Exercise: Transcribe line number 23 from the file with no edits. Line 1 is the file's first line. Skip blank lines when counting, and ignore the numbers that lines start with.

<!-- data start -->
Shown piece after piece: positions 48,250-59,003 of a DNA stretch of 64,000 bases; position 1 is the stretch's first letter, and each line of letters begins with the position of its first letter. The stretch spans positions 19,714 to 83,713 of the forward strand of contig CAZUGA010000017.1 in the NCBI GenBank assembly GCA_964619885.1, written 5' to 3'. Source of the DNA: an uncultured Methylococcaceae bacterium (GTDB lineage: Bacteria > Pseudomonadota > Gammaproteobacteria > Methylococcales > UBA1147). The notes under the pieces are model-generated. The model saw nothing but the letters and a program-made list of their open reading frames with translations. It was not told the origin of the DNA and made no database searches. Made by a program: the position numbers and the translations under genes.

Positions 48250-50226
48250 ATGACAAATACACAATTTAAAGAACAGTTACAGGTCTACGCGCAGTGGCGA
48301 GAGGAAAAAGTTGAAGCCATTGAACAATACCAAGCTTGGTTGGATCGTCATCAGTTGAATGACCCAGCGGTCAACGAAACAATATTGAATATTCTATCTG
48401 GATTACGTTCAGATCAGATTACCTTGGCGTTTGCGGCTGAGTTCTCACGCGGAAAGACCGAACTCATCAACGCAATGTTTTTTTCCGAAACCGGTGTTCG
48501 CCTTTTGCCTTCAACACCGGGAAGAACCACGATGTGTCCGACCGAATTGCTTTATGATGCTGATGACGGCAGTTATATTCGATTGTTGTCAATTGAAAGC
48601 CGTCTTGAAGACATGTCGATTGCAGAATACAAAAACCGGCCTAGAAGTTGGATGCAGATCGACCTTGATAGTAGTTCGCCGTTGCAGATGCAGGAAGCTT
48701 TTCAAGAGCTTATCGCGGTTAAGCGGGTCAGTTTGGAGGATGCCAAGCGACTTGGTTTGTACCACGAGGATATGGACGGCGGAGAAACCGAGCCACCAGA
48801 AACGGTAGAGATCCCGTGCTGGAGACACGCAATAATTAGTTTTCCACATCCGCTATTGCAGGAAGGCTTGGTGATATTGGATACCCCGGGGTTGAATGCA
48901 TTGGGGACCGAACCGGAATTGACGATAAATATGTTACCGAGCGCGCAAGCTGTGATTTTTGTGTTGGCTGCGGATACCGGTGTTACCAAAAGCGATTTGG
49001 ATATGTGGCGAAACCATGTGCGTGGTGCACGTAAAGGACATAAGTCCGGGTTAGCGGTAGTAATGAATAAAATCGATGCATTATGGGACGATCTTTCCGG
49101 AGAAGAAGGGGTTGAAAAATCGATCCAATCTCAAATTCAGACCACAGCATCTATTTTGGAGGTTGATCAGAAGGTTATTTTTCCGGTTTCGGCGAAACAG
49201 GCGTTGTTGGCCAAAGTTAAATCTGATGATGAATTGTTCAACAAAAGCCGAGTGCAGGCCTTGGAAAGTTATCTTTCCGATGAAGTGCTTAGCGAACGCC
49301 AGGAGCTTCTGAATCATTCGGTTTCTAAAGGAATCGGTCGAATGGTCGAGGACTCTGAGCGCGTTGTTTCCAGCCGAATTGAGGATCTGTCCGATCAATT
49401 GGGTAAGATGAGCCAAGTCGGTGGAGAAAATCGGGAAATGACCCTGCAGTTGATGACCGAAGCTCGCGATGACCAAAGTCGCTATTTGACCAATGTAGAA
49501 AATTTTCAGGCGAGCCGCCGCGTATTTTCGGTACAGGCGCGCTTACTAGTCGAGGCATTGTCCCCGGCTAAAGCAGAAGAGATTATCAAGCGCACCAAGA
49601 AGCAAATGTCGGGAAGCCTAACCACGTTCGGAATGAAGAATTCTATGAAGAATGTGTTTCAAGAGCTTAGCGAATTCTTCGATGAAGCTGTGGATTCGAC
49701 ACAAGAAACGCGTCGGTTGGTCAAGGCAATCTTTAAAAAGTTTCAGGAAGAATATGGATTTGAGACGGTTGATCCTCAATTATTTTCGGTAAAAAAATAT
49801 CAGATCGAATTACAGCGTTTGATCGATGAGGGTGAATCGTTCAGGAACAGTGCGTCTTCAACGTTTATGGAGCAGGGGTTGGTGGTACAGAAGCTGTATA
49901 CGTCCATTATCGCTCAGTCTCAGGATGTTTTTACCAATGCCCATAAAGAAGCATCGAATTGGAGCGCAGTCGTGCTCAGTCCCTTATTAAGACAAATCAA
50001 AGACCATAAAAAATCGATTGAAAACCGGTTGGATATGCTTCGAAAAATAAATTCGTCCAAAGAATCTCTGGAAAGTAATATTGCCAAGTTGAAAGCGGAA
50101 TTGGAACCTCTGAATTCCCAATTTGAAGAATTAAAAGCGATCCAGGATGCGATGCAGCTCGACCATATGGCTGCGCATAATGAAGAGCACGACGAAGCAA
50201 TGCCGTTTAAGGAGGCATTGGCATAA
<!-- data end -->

50201 TGCCGTTTAAGGAGGCATTGGCATAA